Up this morning at Lee State Park fairly early. In time for a nice walk around the campground and surrounding trails. A beautiful morning.
Click on the “click to listen” buttons to hear the audio.
As usual, we began with a personal introduction, including her education and early career. I was especially interested in her description of the program at Southern Illinois University that prepared her for this work.
I then asked Ms. Harmer about her career in the South Carolina Park Service. She certainly has had a diverse experience. Do you remember the posts here about Keowee-Toxaway State Park? Well, Ms. Harmer served there for a while. Another incredible Park.
You may have noticed that some Park Service facilities are “state parks,” while others are “state natural areas.” I asked Ms. Harmer to explain the difference for us. She did, and also mentioned that Lee hereafter will be “Lee State Park,” not “Lee State Natural Area.” That’s a relief!
Now, about the trip to Columbia this morning. Ms. Harmer actually is on annual leave. She shouldn’t be in the office at all. Let alone doing interviews with visiting campers! But she and Ranger Shelley had to drive to Columbia this morning to receive another award. Lee County’s Adopt-A-Highway outstanding county group of the year. The second year running the Park has won the award.
This is no small matter. South Carolina’s Adopt-A-Highway program has made a tremendous difference in the appearance of our State’s roads and highways. I mentioned Road 22 in an earlier post. It runs north for several miles from I-20 to Route 15. It’s the access route to Lee State Park. The front door, so to speak. Park personnel – and volunteers when they’re available – maintain the roadside in pristine condition. Take time to notice when you drive by. A time-consuming and often thankless task.
I then asked Ms. Harmer how she would describe her State Park. The features that stand out. From her perspective as Park Manager. Her description nicely summarizes the diversity of this environment. Both dry and wet. The sandhills portion supports one selection of flora and fauna. The wetlands another. Much of the Park is under water. At least for part of the year. Some of it permanently. This wetter area supports quite a different selection of plant and animal life. Lots to see, in other words.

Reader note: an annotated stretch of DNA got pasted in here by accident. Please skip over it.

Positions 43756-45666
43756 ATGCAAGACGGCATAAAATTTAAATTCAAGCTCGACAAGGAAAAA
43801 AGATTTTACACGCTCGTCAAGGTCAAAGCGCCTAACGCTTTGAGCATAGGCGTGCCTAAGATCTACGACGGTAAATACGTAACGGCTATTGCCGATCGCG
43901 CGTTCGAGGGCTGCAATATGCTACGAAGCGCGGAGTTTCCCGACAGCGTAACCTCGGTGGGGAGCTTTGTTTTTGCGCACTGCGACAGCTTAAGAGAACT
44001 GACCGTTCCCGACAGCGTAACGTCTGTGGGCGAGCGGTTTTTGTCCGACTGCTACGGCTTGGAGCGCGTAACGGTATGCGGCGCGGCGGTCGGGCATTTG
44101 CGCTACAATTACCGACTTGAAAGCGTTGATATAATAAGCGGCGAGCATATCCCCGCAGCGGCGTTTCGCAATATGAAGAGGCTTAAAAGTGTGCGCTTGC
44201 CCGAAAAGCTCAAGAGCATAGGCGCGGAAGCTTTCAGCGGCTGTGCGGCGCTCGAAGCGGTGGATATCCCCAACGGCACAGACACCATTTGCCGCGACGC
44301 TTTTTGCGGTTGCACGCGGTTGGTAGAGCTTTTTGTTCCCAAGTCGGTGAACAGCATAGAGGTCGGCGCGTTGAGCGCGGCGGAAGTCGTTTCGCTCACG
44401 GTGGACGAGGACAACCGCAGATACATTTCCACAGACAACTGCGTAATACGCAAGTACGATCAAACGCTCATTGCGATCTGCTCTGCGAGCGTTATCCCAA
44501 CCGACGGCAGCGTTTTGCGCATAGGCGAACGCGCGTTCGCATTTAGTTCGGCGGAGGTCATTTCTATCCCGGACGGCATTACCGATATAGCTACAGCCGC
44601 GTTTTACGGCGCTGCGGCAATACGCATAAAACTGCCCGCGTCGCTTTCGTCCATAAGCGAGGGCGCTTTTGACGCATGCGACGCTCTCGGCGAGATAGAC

Walking, hiking, and equestrian trails through the drier portions of the Park’s 3,000 acres provide several levels of access. The Park’s remarkable boardwalk even allows visitors to venture right into the wettest areas without inconvenience or danger.
A few posts back I mentioned equestrian facilities here at Lee State Park. So I asked Ms. Harmer to describe them. Come to find out the Park maintains seven miles of horse trails. As well as the horse-friendly campsites, corrals, and show ring. So, horse lovers take note!
You may recall the description of the four ponds behind the Park Office in an earlier post. I was curious about them. Were they built by the CCC? Or were they part of one or more of the seven homesteads on this property from long before the CCC?
Well, Ms. Harmer cleared that up. The larger pond, the one fed directly by the artesian wells, was a mill pond. The Park now stocks it with catfish for visiting fishermen. The three smaller, cascading, ponds were created by the CCC as part of a fish hatchery project.
Having been alerted by Ranger Lester Shelley that Ms. Harmer is an avid geochacher, I then asked her about that hobby. Click here to access a popular geocaching website. Looks interesting. Ms. Harmer noted that there are four active geocaches within the Park grounds. And at least one over at Woods Bay State Natural Area.
Lee State Park wasn’t crowded during my visit. But I was able to meet and talk with a variety of visitors. I asked Ms. Harmer who visits the Park, where they come from, and what they do while here. In addition to the horse folks and fishermen, she said the Park attracts a large number of one-nighter campers from the nearby Interstate. Folks who pull in, camp for one night, and then leave. What a shame. Be sure to plan to stay here several days if you happen to stop on your way to or from somewhere else. No sense to waste the opportunity.
Ms. Harmer also mentioned the importance of Interpretive Ranger Laura Kirk’s programs for both children and adults. Lee State Park is designated by the Discover Carolina program for fifth graders. Though other school groups visit as well. What an opportunity for nearby schools. An expanded classroom!
In addition to her responsibilities for Lee State Park, Mr. Harmer also manages Woods Bay State Natural Area. The facility we visited yesterday. Back when Woods Bay had its own Park Manager, Ms. Harmer had the position. So, she’s well informed on Woods Bay in particular, and on the Carolina bay phenomenon in general.
Listen to her description of Carolina bays and of the importance of Woods Bay. The remarkable boardwalk there was completed last summer. She says it is 1,150 feet long. And she ought to know. She did the initial layout, wading through the swamp. Not a job I’d volunteer for! Even in chest-high waders. Let’s hope they’re successful in attracting the additional funding necessary to extend that boardwalk. You’ll have to see it to appreciate it.
In closing, I had to ask Ms. Harmer about the boardwalk at Lee State Park. It too is an impressive piece of work. 800 feet long, it ends in a large viewing platform with two solid wooden benches. Earlier in the day I was able to sit on one of those benches quietly to observe the birds. No other animals made an appearance, but the birds were enough.
Thanks again to Park Manager Bryn Harmer, Interpretative Ranger Laura Kirk, and Rangers Lester Shelley, Frederick Stukes, and Tim Ritter. You folks maintain a wonderful facility that I hope to be able to visit again in the not-too-distant future.